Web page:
Adobe Acrobat 9 Pro PDF comparison
In my research today I compared the Canadian and American versions of the National Survey of Student Engagement (NSSE) instrument for 2010.
This is the survey that over 1 million university students across North America are invited to take in their 1st and 4th year.
The NSSE survey page calls the Canadian version the “Canadian English” version. But the version is not just different in terms of its “Canadian English” vocabulary (such as “school/college” in the US versus “university” in Canada).
The Canadian version is different in terms of its cultural content and rhetorical approaches.
This post provides comparative screenshots of survey content to help us ponder why these differences exist.
"Stairway to heaven," Paris - by Dmitry A. Mottl, June 2007. From Wikimedia Commons.
By guest columnist:
Staff Technical Writer
Wind River Systems
Edited by T. Smith, Edu*Rhetor
A popular view of academia is that it is sheltered from the rough-and-tumble of everyday life. Leaving aside the question of whether this view has merit — and my beleaguered friends in the academy assure me that it does not — university students contemplating their future careers might still ask themselves how relevant their studies are to the conditions and vocational demands of the workplace.
For students of rhetoric, this question is especially pointed.
Rhetoric is, after all, a liberal art, with an elaborate body of theory but few, if any, marketable skills. How relevant is it to the 21st century workplace? Continue reading
Our dog the day after his surgery
When our dog broke his leg and we paid for costly surgery, the veterinary emergency communication described in my previous blog entry was only ONE dimension of our experience. What about our communication among family members and friends, and our own reasoning about the cost and the ethics of our decision?
We have had many conversations, emails, and debates about whether it was right or wrong for us to spend this much money on our puppy.
I am sure many among them are thinking of one fact — we have no children.
So the reasoning goes, we must have an “unhealthy” love for our pet. That’s a common sentiment out there…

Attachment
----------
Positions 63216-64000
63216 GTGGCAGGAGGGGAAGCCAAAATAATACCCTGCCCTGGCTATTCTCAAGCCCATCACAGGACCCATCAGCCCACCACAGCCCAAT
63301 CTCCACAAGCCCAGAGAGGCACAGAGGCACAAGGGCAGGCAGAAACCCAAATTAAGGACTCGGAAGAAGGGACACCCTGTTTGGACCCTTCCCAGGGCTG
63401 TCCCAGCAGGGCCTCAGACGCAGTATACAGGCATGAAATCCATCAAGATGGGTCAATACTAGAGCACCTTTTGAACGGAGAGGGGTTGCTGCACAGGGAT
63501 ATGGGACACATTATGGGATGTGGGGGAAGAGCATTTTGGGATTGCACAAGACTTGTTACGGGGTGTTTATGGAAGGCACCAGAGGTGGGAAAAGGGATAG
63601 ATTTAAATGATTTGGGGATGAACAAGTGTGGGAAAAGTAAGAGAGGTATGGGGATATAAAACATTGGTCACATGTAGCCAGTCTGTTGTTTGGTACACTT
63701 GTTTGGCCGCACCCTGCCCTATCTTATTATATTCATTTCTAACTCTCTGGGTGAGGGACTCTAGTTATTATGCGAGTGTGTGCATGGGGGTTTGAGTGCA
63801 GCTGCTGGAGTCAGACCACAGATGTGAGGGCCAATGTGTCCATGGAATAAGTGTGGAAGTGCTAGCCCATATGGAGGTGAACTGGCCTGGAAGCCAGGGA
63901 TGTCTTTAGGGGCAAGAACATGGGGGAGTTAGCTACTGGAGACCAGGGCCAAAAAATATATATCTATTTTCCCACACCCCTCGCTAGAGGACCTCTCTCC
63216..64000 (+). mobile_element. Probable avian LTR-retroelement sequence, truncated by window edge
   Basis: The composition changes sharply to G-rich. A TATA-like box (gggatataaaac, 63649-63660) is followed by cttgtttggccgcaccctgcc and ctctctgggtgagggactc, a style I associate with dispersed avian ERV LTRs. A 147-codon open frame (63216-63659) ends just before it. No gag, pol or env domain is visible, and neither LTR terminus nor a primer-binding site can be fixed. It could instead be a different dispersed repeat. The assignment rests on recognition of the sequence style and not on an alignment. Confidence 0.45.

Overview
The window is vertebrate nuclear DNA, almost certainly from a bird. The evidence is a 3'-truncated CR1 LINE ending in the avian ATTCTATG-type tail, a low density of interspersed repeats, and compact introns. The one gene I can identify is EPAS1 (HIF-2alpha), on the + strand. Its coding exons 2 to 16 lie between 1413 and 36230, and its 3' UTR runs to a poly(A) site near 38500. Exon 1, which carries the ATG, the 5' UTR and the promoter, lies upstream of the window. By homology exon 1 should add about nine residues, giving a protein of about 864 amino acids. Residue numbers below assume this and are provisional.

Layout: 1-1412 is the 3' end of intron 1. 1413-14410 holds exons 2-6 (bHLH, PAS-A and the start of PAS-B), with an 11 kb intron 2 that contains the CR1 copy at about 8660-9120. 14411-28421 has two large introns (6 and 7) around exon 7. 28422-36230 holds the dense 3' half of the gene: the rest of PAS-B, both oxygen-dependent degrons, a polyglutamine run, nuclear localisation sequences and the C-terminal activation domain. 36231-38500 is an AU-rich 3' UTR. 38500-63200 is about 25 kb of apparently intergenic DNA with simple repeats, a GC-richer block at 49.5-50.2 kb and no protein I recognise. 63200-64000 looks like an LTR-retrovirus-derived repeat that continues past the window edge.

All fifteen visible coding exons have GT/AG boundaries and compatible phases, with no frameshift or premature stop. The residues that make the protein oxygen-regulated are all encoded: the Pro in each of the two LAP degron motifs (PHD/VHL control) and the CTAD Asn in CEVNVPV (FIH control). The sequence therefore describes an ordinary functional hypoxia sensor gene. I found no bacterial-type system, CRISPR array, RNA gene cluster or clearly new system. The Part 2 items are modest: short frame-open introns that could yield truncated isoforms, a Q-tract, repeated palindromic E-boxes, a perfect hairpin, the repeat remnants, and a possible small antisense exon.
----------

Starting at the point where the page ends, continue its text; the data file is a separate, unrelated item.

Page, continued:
Our dog's fractured radius and ulna, March 28, 2009
Last weekend our 11-month-old puppy broke his leg while running down our stairs too fast.
Yes he is okay now, recovering from his surgery.
The extremely different experiences we had at 2 veterinary hospitals prompted me to think more than I ever have before about the communication we engage in at veterinary hospitals.
It’s complex: in a crisis, one needs to communicate about the medical options, the expense of veterinary health care, the emotional trauma of the owners, and the intrinsic value of their animal companions.
This is a perfect occasion for applying rhetorical concepts to real life.
Inkshedding participants. All photos from Inkshed 23 conference website.
“Inkshedding” is a way of discussing ideas through a writing activity done as a group. It has been done at academic conferences, in classrooms, and at Town Hall forums.
I was recently asked to explain inkshedding to an organization affiliated with my university that was planning an event on a pressing social issue.
Here is a brief explanation of how to plan and execute an inkshedding activity as part of a public forum on a topic of broad social interest.
clip from Marten de Vos: Geometry and Mathematics work together
Here is a short handout on “Gender and Collaboration in Professional Communication” that I provided to participants of a business breakfast in 2007. It has my findings from research and experience boiled down into tips for women and men.
Context: Last year, March 2007, I was invited to speak on a panel at a Deloitte & Touche women’s network breakfast at the posh Palliser Hotel in Calgary. What an experience, sitting next to some important women leaders, Shelley Youngblut (editor of Swerve magazine) and Bonnie DuPont (VP of Enbridge; on the Bank of Canada board of directors).
Despite being quite intimidated, it went very well; I made several important contacts and hopefully inspired people to work and learn collaboratively.
from "Demosthenes Practicing" by Lecomte du Nouy, Wikipedia Commons
While teaching an independent study course on Organizational Culture, I realized how relevant the ancient rhetorician Isocrates was. Isocrates theorized rhetorical education and discussed political rhetoric. But the analogy between political community and organizational community is productive. Thinking of similarities across the political/organizational divide provides a wider perspective on ethics and a holistic view of the internal and external political and social context of businesses.